Translation, interpreting and other forms of communication support within public sector settings constitute a field which deals, quite literally, with matters of life and death. Overshadowed for many years by interpreting and translating in other domains, public sector interpreting and translating has received growing attention in recent years, with increasingly mobile populations and human rights, diversity and equality legislation shining the spotlight on the need for quality provision across an increasing range and volume of activities.
Interpreting and Translating in Public Service Settings offers a collection of analytically-grounded essays that provide new insights into the reality of the interaction in public sector settings and into the roles and positioning of the participants by challenging existing models and paradigms. Issues of local need, but with global resonance, are addressed, and current reality is set against plans for the future. The triad of participants (interpreter/translator, public sector professional and client) is investigated, as are aspects of pedagogy, policy and practice. Empirical data supports the study of topics related to written, spoken and signed activities in a variety of professional settings. Bringing together academics and practitioners from different countries in order to explore the multidisciplinary dimension of the subject, this collection should serve as a valuable reference tool, not only for academics and students of public sector interpreting and translating, but also for practising linguists, providers of language services and policy makers.
Table of Contents
Raquel de Pedro Ricoy
A TICS Model from Scotland: A Profile of Translation, Interpreting and Communication Support in the Public Services in Scotland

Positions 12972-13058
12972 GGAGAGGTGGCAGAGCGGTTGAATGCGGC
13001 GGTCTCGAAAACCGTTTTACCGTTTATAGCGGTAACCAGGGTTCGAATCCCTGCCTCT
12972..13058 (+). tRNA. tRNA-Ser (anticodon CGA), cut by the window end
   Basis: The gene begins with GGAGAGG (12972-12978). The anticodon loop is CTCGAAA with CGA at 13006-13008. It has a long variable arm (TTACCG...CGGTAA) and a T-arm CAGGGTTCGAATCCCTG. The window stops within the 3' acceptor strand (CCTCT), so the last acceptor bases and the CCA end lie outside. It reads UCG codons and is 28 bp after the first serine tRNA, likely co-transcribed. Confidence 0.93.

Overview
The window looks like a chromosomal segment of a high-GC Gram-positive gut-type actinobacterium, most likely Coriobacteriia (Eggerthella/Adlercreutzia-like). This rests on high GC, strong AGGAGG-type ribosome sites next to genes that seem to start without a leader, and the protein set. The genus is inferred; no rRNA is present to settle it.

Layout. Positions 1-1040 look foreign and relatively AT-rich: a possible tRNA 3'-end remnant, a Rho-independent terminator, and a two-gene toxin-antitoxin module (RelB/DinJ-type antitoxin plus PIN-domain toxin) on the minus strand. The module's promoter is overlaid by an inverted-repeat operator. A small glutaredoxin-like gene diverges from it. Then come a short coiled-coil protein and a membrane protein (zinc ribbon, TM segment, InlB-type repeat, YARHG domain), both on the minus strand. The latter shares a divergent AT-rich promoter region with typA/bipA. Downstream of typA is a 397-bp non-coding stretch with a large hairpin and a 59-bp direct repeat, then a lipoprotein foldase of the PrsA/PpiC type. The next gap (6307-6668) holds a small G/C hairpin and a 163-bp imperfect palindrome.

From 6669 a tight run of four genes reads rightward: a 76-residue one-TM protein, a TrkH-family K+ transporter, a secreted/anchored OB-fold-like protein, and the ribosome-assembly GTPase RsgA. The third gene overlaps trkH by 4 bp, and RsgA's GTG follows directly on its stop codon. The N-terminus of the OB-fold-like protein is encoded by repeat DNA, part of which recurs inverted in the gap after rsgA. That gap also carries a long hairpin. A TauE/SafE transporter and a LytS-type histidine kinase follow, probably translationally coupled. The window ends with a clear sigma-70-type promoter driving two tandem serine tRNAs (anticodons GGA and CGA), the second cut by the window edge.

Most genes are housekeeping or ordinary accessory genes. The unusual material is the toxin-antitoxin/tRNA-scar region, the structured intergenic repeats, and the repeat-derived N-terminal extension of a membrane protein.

Isabelle A Perez and Christine Wilson
Abstract. A Heriot-Watt University team from the Centre for Translation and Interpreting Studies in Scotland (CTISS) was commissioned by the Scottish Executive to review practice in relation to the provision of translating, interpreting and communication support (TICS) within the public services in Scotland in 2004. This paper introduces the research project, which was the first to gather actual evidence to support hitherto local impressions or anecdotal views and to take account of the full range of possible TICS needs and provision across all languages. The primary objective of the project was to study TICS provision from the perspective of two of the three participants in the communication triad: the TICS providers and the public sector bodies (PSBs). The paper outlines some of the findings of a comprehensive study of TICS providers in Scotland. It also presents a brief review of findings from the study of a sample of PSBs, at both grassroots and policy levels, in a variety of types of area across Scotland and in a range of sectors. It concludes with the presentation of a model based on the recommendations that emerged from the research project and which could provide a coherent plan for future developments in TICS.
"Top-down" or "Bottom-up"?: Language Policies in Public Service Interpreting in the Republic of Ireland, Scotland and Spain
Bernardette O'Rourke and Pedro Castillo
Abstract. Economic prosperity along with ensuing labour shortages and a marked increase in the number of asylum seekers and political refugees have had a significant impact on the ethnic and linguistic make-up of many of our societies. The past number of years has witnessed a renewed interest in issues of language policy and planning, emerging from these changes, where nation-states are becoming more varied, diverse and at the same time more global. Language policy and planning initiatives in the area of public sector interpreting in Ireland, Scotland and Spain are examined in this paper. All three contexts offer examples of cases where there has been a marked increase in the number of economic immigrants, refugees and asylum seekers in recent years. Language policy and planning measures which regulate for the provision of interpreting services to non-indigenous ethnic minority language groups in all three contexts are critically explored. This paper explores both overt and covert "top-down" policies at government and institutional level, as well as "bottom-up" and grassroots initiatives taking place to resist, protest about or negotiate declared language policies and to propose alternatives.